Although plenty of liberals and mainstream conservatives support the abstract idea of “free speech”, that Bannon somehow deserves a platform because their “good” ideas would defeat his “bad” ones, more people not only disagree, they act. Recently, when the New Yorker magazine offered Bannon top billing at its speakers’ festival, other participants refused to share the platform with him. Readers rushed to cancel their subs. New Yorker writers and staff expressed their outrage. Management was forced to dump Bannon – a clear victory.

Here is the issue in a nutshell. Media and pundits from the centre anoint far-right creeps like Bannon with the mantle of “populist”. That suggests that he speaks for the great unwashed without qualification. The fact is, when coherent arguments are made to pose left alternative that doesn’t pretend to prop up a discredited centre – a Jeremy Corbyn, a Bernie Sanders, or closer to home a “party of the ballot box and the street” like Quebec Solidaire – people can be won to it. In the Quebec election the clear anti-poverty and pro-environment politics of QS moved the whole debate to the left, eroded support for the anti-immigrant CAQ, and put capitalism itself on trial.

If the Ontario NDP had run such a campaign, instead of hedging its bets and trying to drag us all back to a non-existent centre, we might not be dealing with a Doug Ford government, flirting with the far-right, refusing to denounce a Nazi mayoral candidate, and moving to impose a blitz of austerity cuts and privatization of public assets.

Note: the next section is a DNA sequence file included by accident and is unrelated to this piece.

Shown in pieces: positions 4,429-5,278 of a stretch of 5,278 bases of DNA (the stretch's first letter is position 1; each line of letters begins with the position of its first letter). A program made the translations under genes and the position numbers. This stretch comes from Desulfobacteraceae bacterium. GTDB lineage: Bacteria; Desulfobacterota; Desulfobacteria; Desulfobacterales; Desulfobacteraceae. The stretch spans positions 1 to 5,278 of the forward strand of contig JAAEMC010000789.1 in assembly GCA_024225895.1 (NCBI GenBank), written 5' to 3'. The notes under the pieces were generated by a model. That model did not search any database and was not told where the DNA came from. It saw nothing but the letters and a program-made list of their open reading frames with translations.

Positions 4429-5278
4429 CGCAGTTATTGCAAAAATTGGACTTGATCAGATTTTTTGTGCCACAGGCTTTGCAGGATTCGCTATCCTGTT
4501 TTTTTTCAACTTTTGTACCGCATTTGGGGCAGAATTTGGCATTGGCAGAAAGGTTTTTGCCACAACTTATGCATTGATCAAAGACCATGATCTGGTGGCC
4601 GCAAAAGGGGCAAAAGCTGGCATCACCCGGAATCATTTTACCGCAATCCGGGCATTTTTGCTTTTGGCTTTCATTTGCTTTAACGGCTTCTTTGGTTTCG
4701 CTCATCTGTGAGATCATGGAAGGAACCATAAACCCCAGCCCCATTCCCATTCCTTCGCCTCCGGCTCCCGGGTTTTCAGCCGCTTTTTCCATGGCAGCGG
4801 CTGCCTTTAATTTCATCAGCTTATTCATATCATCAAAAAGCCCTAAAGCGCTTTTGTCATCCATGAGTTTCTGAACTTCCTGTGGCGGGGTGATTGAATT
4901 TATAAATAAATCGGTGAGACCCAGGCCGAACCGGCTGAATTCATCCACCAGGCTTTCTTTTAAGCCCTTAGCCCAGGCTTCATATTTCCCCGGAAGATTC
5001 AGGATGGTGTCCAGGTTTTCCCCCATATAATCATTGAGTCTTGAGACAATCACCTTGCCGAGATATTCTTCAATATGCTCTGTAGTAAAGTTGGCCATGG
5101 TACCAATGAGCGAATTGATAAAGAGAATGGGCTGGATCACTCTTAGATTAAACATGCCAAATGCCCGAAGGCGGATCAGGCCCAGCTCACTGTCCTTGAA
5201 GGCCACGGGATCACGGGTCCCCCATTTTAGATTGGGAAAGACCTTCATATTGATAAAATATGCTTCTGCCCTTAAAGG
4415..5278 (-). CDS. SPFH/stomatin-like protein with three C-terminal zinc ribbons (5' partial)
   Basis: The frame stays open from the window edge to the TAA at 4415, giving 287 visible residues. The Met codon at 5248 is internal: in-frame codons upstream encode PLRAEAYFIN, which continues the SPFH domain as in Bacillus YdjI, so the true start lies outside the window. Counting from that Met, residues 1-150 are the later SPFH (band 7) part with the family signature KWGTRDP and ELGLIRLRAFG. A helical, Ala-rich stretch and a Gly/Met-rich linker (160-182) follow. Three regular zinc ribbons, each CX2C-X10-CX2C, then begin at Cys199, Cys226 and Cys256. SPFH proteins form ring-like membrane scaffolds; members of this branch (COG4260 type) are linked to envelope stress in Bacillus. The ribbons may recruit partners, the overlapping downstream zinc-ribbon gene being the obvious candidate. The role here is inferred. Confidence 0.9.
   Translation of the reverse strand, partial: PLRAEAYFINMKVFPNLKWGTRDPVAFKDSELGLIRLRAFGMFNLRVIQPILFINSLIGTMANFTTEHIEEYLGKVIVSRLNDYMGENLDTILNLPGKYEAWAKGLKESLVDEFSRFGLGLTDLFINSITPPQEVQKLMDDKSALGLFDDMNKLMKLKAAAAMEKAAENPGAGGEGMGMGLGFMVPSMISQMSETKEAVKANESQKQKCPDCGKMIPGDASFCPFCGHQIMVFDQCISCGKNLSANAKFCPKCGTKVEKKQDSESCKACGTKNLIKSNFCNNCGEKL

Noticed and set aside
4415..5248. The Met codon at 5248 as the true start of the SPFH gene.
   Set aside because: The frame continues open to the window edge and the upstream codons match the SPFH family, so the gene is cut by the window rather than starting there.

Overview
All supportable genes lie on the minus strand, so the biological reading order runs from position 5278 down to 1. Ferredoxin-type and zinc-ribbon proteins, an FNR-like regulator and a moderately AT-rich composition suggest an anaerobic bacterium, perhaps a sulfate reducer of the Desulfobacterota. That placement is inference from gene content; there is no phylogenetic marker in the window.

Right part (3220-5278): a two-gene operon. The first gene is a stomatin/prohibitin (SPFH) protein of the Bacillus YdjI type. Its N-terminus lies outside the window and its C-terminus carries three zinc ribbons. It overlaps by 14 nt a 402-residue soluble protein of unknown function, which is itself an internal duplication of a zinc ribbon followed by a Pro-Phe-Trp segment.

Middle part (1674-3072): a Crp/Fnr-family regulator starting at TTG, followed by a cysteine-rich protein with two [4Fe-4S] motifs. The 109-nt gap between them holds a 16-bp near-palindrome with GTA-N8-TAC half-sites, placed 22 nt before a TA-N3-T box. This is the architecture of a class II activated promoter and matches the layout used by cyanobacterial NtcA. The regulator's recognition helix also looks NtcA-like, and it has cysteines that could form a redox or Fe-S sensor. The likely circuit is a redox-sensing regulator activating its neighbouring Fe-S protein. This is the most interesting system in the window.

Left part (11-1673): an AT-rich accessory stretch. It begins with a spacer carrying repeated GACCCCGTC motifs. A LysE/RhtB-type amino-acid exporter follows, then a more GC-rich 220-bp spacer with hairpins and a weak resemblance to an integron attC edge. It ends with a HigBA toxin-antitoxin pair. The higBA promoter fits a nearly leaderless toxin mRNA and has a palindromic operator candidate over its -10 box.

False debate

This is the background for the upcoming Munk Debate featuring Bannon vs conservative pundit and former George W Bush speechwriter, David Frum. On one side the man who coined the phrase “axis of evil” and shaped a propaganda campaign of lies that led to wars that have destroyed millions of lives. On the other, the man who address the French neo-Nazi National Front, saying: “Let them call you racists. Let them call you xenophobes... Wear it as a badge of honor. Because every day, we get stronger and they get weaker.”

As the satire website, the Beaverton observed: “Munk Debates: Steve Bannon and David Frum to debate whether hate crimes are better than war crimes.”

Granting a platform for unrepentant white-supremacist hate speech is unconscionable. The money and ideology behind the Munk debates is unswervingly pro-corporate and doesn’t care who “wins” such a debate, as long as the outcome weakens any real alternative based in workers’ empowerment.

A successful Bannon appearance will strengthen the far-right in this country. It is designed to give them confidence and legitimize recruitment. That is not an abstract danger: it will result in vandalized synagogues, increased gay-bashing, physical and verbal assaults on Muslims, domestic abuse and more.

Worst, it normalized the ideology of racism and fascism behind banal words like “populism”. In the process the terrain of public debate – the centre populated by media pundits and politicians – shifts inexorably to the right. The centre cannot hold.

There is an alternative. There are electoral alternatives, like QS, that can slow the rightward tilt and win workers to a position that challenges the essence of capitalism.

And there needs to be a grass-roots democratic activist alternative on the street, organized to shut down events like the Bannon event. We must rob our enemies of their passionate intensity, and reclaim it for ourselves. That starts with shutting down the Munk debate farce, and running Steve Bannon out of town. That will be a setback for the far right, for Doug Ford and a real victory for freedom of speech and protest.